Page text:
RE: Pre-NB Day Thoughts on #Moncton & #NBpoli

Dear George LeBlanc, Mayor of Moncton
CC:  Robert Berry, Mayor of Sackville 
       Claude Williams, New Brunswick Minster of Transport
       Martine Coulombe, New Brunswick Minister of Post-Secondary Education, Training and Labour

New Brunswickers are a creative people. In trying economic times, this creativity is paramount; we need to address our social and economic challenges in a way that meets present and future needs of the province

The difficulties of the Greater Moncton Area are exemplary of social and economic tension. Currently, the only English degree granting institution in the GMA is Crandall. I refrain from calling them a university because of their compromised concepts of academic freedom. They operate under Christian fundamentalist ideas requiring that faculty have a personal faith in Jesus Christ, that one hold personal and professional views that are consistent with the Bible and the university’s Statement of Faith.[1] The Canadian Association of University Teachers (CAUT) concluded that Crandall’s concept of academic freedom is “significantly inconsistent with that of the CAUT and the majority of universities across the western world, and assurances that free enquiry is still possible within its constraints are unconvincing.”[2]

Further, they have a written policy prohibiting the hiring of queer faculty. Crandall is in no way a public institution and should not receive public funding to inculcate hate in our society.

Moncton has also experienced the failure of Highfield Square. The once bustling mall is crumbling and taking up space. Highfield’s redevelopment will be integral to the definition of the GMA as a modern world-class small city.  

All of the redevelopment concepts presented by city council emphasized how the proximity to the Moncton Central Train Station will be a driver for the complex’ continued success. That notion took a blow as Via announced a reduction in “The Ocean” route between Montreal and Halifax. Present concern has many Monctonians crying foul as they lose their weekend connection to Halifax.

We can do this New Brunswick; take these 3 bad things and make an awesome thing. We can organize our resources effectively to make Moncton an international example of small city living. Many things make the GMA a great place to live, study, and do business. Moncton boasts: a bilingual labour force, an accomplished French university, access to transportation, affordable rents, and both career and community colleges. The GMA has one obvious deficit: an English university. As noted, Crandall has an unflattering academic reputation, which prohibits it from fulfilling the economic and cultural potential of a university.  

The development of South-Eastern New Brunswick must include an emphasis on Sackville’s Mount Alison University. One of the most respected undergraduate institutions in Canada, MTA is only 50 km from Moncton. Further, Moncton and Sackville are connected directly by rail. While the Via Rail service cut may be an inconvenience, it frees up a lot of rail time.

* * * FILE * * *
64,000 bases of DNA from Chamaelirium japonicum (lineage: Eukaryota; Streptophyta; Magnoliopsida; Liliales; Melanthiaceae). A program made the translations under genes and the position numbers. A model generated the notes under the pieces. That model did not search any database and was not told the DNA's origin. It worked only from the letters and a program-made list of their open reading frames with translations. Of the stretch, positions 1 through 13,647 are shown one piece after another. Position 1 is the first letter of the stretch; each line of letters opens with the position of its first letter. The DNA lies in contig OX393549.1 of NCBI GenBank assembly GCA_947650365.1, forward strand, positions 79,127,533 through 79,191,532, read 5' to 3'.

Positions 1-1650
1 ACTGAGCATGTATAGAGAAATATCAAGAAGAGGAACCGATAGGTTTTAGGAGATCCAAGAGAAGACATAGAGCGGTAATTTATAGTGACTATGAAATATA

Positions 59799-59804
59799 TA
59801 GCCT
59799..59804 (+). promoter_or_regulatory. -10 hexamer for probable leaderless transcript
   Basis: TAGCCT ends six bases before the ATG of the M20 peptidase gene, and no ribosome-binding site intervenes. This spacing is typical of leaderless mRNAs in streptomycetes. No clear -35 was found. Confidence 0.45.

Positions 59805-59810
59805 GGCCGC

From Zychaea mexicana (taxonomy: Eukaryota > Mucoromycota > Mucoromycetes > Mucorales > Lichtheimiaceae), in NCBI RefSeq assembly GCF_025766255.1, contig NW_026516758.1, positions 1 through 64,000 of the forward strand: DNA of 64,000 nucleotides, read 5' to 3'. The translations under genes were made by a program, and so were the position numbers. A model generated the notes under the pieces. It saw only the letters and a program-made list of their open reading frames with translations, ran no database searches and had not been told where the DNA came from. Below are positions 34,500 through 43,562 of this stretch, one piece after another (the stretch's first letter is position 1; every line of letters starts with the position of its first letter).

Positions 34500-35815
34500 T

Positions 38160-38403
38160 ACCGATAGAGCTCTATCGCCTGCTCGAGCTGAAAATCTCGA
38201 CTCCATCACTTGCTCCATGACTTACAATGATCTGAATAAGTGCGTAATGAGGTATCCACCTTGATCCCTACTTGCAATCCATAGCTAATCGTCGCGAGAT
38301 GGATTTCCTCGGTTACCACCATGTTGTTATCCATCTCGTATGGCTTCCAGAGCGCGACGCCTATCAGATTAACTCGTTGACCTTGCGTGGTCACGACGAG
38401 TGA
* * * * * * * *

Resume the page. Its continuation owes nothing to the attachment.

I’m suggesting the development of a commuter train system in South Eastern New Brunswick extending from the Greater Moncton International Airport to the Central Station near Highfield Square, and to Sackville. This route has many strategic advantages; foremost, connecting the airport to the downtown core is great for tourism. It will also become increasingly valuable as a means of public transit as Dieppe continues to grow.

Connecting Sackville means integrating MTA’s world class English education into the urban amenities of the GMA. This blend of urban and rural-academic lifestyles will attract innovators and investors to the area. Further, the airport connection to the downtown core and Sackville makes both Universit√© de Moncton and Mount Allison more accessible to international and out of province students studying in either of our official languages.

I admit this sounds expensive, but it’s not infeasible. Consider that the redevelopment of Highfield is inevitable, and not connecting our air travellers to that development would be regrettable. The rail to Sackville is not only built, it’s becoming more available. Lastly, it would be entirely appropriate to reallocate funds once earmarked for Crandall to Mount Allison and the development of a South East railway. Seeing that since 1996 Crandall has regrettably received over $24 million[3] in public money, we can make this happen.

[1] Fleming, Berkely, and Jennie Hornosty. Report of an Inquiry Regarding Academic Freedom at Crandall University (formerly Atlantic Baptist University). Moncton, New Brunswick: Canadian Association of University Teachers, 2010. P. 20
[2] Ibid. P. 20
[3] Global Maritimes. Calls to cut funding for Moncton university that prohibits hiring of gays. May 28, 2012. (accessed August 3, 2012).